Joseph of Arimathe'a voyage in the Britain Book, chapter 1 - REVISED 18.4.15

The Kolbrin, The Britain Book, Chapter One, 7
I have tried to crack the route of Joseph’s voyage in the following paragraph, with my reasoning below it. Please bear in mind that, allegedly, The Kolbrin was translated several times over the centuries before it ended up in modern English, so names would necessarily have become a bit skewed.

‘In the Books of Britain it is written: Illyid [Joseph of Arimathea] came seaborne in a ship of Tarsis [Tartessos on the Spanish peninsula] from across the sea of Wicta [Sea of Vectis], setting up at Rafinia [Richborough, Kent] in the land of the Wains [land of the Celtic chariots]. From thence to the river Tarant [River Trent] which flows between the Kingdom of Albany and the Kingdom of Kori [Cornwall], Albany being the land between the Isen [iron-working area to the east] and the Ikta [tin-working area to the west]. Passing Ivern [Charmouth] and Insels [Looe Island] south of the Kathebelon [?] and then past Dinsolin [St Michael’s Mount] to take water at the town where ships traded standing at the foot of the red cliff between the two white ones [Cligga Head, Perranporth], around the extreme of the world to the northern Ikta [Caerleon] in Siluria. Here, they were unwelcome, but were permitted to take water and wood and to trade for meat and grain. Sailing thence towards the rising sun, they came to the place beyond Sabrin [River Severn] called Summerland [Somerset].’

My reasoning:
Joseph of Arimathea was a rich and powerful man working for the Romans and is described in the Vulgate as Nobilis Decurio - ‘Minister for Mines’. From earlier voyages to Britain he would have been utterly familiar with areas of Britain where Phoenician/Roman iron, tin, lead, salt, shale mines and trading posts were situated. It seems logical that his post-Crucifixion voyage to Britain would have taken in some of these places round the south-west coast with his companions on their search for refuge, eventually ending up at what The Kolbrin calls the ‘Isle of Departure’ [Glastonbury]. The places mentioned would include what Joseph of Arimathea would know as a seasoned seaman-trader and what he could see from a boat hugging the coastline.

In ancient Welsh writing, Joseph of Arimathea is known as ‘Illid’. The subsequent story in The Britain Book makes it clear that Illyid is Joseph of Arimathea, although he is not called this until later in the book when he written about by a different writer.

Tartessos, on the Iberian peninsula, is mentioned in many ancient writings including the Bible (‘Tarshish’).

Sea of Wicta
Vectis Insula / Isle of Wight. This was a strategic island for the Romans, and the area between it and mainland Britain was known as the Sea of Wicta. Now we call it the Solent.

Rutupiae (now Richborough), Kent was a major Roman fort/port at the time when Joseph would have landed. If the Romans’ Sea of Wicta stretched round to include what we now call the English Channel, then Rutupiae/Richborough is likely to be where Joseph landed.

The Sonnini Manuscript, translated by C. S. Sonnini from an original Greek manuscript found in the Archives at Constantinople, contains the account of Paul’s journey to Spain and Britain and is thought to be the concluding portion of the Acts of the Apostles. It says:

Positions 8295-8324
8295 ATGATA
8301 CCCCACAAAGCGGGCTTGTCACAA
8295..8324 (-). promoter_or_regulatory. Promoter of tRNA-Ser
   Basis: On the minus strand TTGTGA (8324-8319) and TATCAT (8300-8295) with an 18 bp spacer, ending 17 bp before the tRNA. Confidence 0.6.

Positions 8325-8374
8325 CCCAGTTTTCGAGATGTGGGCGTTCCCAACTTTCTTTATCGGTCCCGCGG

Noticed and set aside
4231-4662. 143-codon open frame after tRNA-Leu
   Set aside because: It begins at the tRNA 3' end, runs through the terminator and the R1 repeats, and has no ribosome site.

"And they departed out of Spain, and Paul and his company finding a ship in Armorica sailing into Britain, they went therein and passing along the south coast, they reached a port called Raphinus. And on the morrow he came and stood on Mount Lud; and the people thronged at the gate, and assembled in the Broadway, and he preached Christ unto them.’

Totnes in Devon is suggested, in Rivet/Smith’s The Place Names of Roman Britain, as possibly being Rafinia, since the Romans called the River Dart ‘Ardua Ravenatone’. But Paul could not feasibly have travelled from Totnes to Ludgate Hill by ‘the morrow’; also, tradition has it that in Saxon times there still stood in Sandwich an old house called the “House of the Apostles”.

Land of the Wains
The word ‘wain’ means a load-carrying vehicle or a Celtic cart. (It’s still called a ‘wain’ in Constable’s painting The Haywain). The land in which Joseph landed might be described as the land of the Celtic chariots, since Britain was famous for their war chariots (Boudicca etc).

River Tarant
This could refer to the River Trent, which is now a tributary of the River Stour in Dorset. Once the whole length of the river could have been called the River Tarant.

Kingdom of Albany
Anglicised form of ‘Albion’, the oldest name for the island of Great Britain. Elsewhere in the Kolbrin it says, ‘In the South, below the white lands of Albany, there were marshes.’

Kingdom of Korin
‘Korin’ was the homeland of the Cornovii during the Iron Age, Roman and post-Roman periods. It sounds similar to the old Cornish name for Cornwall, Kernow.

The Isen
The OED defines ‘isen’ as an obsolete variant of ‘iron’. The Romans had vast iron works in the Weald of Kent.

The Ikta
Ictis/Iktin was an island tin-trading centre mentioned in Diodorus Siculus’ Bibliotheca Historica.
The Kolbrin seems to be saying, ‘Albany being the land between iron-working Britain and tin-working Britain’.

In the 7th-century Ravenna Cosmography, written by an unknown monk at the Monastery of Ravenna and listing all the towns and road-stations throughout the Roman empire, a place called ‘Ivernalis’ or just ‘Vernalis’ is listed among what are thought to be West Country names. Someone has suggested ‘Cernelis, Ivernelis? Vicinity of Charmouth, Dorset?’ I have found a village of Iwerne Courtney and what was once the Iwerne Stream in the county of Dorset. The Charmouth cliffs are a landmark along this length of coast.